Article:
Follow-up assessments were conducted by researcher 2 via telephone calls (<15-minutes duration) at 4 and 12 weeks after randomization, wherein baseline measures were repeated (). Participants who could not be contacted after 5 attempts were deemed missing at that data collection time point. For participants lost to follow-up at 4 weeks, the researcher attempted contact at 12 weeks following the same procedure.
Schedule of Enrollment, Interventions, and Assessments
The schedule of enrollment, interventions and assessments is outlined in.
Trial participants went into a draw to win one of the 10 Aus $100 (US $69.48) supermarket vouchers to optimize the follow-up response rate . The participants received no direct financial or other consideration (ie, in kind contribution) to participate in this trial.
Outcome measures of the randomized controlled trial are shown in.
|Eligibility and demographic information||Brief standard demographic characteristics (eg, age and education) and inclusion and exclusion information collected through structured questions.|
|Knowledge assessment of breast cancer risk factors||Participants were asked to demonstrate their knowledge of breast cancer risk associated with 6 factors (eg, family history of breast cancer, physical inactivity, antiperspirant deodorant use, alcohol, processed meats, and excess weight) by selecting from a set of scaled-response options: (1) a clear breast cancer risk factor with strong, consistent evidence; (2) a possible risk factor with some evidence; (3) not a proven risk factor with too limited evidence to determine risk; or (4) do not know. Primary outcome was the proportion of participants identifying alcohol as a clear breast cancer risk factor at 4 weeks. Adapted from Cancer Australia’s 2018 definitions of breast cancer risk factors and previous research with breast screening service consumers [, ].|
|14-day TLFBb||Alcohol consumption over past 14 days assessed with TLFB . TLFB also informed personalized feedback provided in the alcohol brief intervention.|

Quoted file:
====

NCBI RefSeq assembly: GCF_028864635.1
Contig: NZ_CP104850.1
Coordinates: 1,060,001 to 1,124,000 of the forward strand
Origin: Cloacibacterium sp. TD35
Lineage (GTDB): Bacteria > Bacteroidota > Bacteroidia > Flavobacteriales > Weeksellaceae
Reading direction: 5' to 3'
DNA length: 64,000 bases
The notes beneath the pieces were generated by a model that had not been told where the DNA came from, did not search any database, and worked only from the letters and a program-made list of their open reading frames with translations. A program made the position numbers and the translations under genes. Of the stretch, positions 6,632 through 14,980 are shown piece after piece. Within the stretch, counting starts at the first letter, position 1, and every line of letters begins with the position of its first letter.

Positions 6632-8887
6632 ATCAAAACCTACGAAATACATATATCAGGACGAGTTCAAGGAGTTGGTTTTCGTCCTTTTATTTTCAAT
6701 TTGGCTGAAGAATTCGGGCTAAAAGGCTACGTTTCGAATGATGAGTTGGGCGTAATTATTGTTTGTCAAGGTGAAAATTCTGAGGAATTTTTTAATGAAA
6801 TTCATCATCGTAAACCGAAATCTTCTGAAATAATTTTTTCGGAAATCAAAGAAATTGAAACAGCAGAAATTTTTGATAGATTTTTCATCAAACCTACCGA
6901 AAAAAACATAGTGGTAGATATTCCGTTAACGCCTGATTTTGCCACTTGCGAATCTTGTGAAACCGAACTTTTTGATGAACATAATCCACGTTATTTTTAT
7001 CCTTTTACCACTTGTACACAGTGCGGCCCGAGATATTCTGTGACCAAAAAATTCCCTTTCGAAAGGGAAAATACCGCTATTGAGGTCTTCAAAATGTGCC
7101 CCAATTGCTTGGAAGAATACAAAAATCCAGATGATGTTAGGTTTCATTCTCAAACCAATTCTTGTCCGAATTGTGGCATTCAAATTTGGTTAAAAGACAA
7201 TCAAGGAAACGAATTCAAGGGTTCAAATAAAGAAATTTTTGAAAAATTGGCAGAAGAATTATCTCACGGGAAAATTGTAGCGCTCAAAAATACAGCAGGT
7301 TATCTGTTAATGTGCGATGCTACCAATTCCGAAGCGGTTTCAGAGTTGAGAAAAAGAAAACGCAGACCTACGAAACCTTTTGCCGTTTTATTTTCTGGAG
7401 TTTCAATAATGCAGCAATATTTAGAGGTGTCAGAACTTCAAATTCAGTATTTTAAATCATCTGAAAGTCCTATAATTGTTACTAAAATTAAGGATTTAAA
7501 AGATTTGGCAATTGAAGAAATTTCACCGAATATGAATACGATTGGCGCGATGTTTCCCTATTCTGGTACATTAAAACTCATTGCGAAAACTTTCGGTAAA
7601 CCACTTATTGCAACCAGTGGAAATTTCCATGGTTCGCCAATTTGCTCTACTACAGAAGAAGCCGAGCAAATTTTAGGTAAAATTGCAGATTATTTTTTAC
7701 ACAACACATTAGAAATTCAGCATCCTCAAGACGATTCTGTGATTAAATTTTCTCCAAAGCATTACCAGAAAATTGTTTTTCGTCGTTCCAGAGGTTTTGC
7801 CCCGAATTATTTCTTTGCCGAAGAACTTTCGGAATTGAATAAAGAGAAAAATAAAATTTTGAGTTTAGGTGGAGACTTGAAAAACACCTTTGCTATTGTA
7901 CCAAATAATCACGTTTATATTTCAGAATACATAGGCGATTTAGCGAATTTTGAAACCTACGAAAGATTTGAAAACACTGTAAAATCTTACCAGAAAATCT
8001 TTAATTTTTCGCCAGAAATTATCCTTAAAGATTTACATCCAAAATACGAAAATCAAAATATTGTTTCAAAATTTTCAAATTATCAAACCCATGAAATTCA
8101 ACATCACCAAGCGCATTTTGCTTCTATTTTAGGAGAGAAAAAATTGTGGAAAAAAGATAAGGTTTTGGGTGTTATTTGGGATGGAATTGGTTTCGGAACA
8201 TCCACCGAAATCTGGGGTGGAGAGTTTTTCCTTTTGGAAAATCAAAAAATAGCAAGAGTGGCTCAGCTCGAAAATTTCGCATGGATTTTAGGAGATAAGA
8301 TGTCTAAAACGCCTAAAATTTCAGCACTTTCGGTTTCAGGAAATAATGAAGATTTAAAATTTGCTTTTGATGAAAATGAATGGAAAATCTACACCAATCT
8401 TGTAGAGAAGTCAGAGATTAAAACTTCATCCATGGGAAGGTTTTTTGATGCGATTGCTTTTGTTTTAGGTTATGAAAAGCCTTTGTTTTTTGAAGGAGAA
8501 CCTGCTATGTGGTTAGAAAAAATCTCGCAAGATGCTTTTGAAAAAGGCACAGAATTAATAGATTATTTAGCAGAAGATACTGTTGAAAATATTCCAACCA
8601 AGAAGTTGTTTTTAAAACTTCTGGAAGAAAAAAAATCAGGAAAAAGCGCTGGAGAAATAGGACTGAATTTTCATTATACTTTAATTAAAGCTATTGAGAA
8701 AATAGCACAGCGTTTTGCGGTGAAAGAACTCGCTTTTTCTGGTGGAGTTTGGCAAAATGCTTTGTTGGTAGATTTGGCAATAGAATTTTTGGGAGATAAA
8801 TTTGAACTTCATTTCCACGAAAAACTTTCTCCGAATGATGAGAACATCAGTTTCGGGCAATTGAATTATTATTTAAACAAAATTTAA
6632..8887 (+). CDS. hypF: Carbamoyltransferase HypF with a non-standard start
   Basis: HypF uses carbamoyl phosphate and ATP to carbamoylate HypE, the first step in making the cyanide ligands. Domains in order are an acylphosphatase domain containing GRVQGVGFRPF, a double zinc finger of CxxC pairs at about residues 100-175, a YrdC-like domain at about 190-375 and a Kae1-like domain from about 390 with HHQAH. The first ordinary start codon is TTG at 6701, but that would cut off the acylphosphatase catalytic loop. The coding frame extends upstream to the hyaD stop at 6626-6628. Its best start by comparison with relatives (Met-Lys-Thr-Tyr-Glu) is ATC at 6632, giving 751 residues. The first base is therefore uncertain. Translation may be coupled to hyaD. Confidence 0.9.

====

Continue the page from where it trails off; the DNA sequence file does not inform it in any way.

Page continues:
|AIHWc alcohol frequency and quantity items||Past-month frequency of alcohol consumption and volume of alcohol consumption on a typical drinking day assessed with 2 items from the AIHW National Drug Strategy Household Survey [, ].|
|Assessment of alcohol health literacy||Adapted from previous research with breast screening service consumers, participants were asked about (1) attitudes to alcohol and breast cancer risk ; (2) alcohol health knowledge (eg, amount of alcohol in a standard drink, number of standard drinks in an average restaurant serve of alcohol, maximum number of standard drinks recommended by current health guidelines) [ ]; and (3) access to alcohol and breast cancer health information [ ]. Questions were presented in multiple-choice, open-ended, or statement (ie, 5-point Likert scale from strongly agree to strongly disagree) formats.|
|Health and well-being|
|European Health Interview Survey-QOLd single item||QOL rated as single item on 5-point Likert scale from very poor to very good .|
|SF-12e||SF-12 used as a brief measure of general health .|
|Physical activity duration [, ] and consumption of vegetables and fruit [ ]||Brief physical activity and vegetable and fruit intake questions included to ensure blinding of participants. Questions adapted from the Australian Bureau of Statistics and previous research [, ].|
aAlcohol assessments were nested among general health and lifestyle questions to conceal the trial’s alcohol focus.
bTLFB: timeline follow-back.
cAIHW: Australian Institute of Health and Welfare.
dQOL: quality of life.
eSF-12: 12-item Short-Form Health Survey.
Data Collection and Management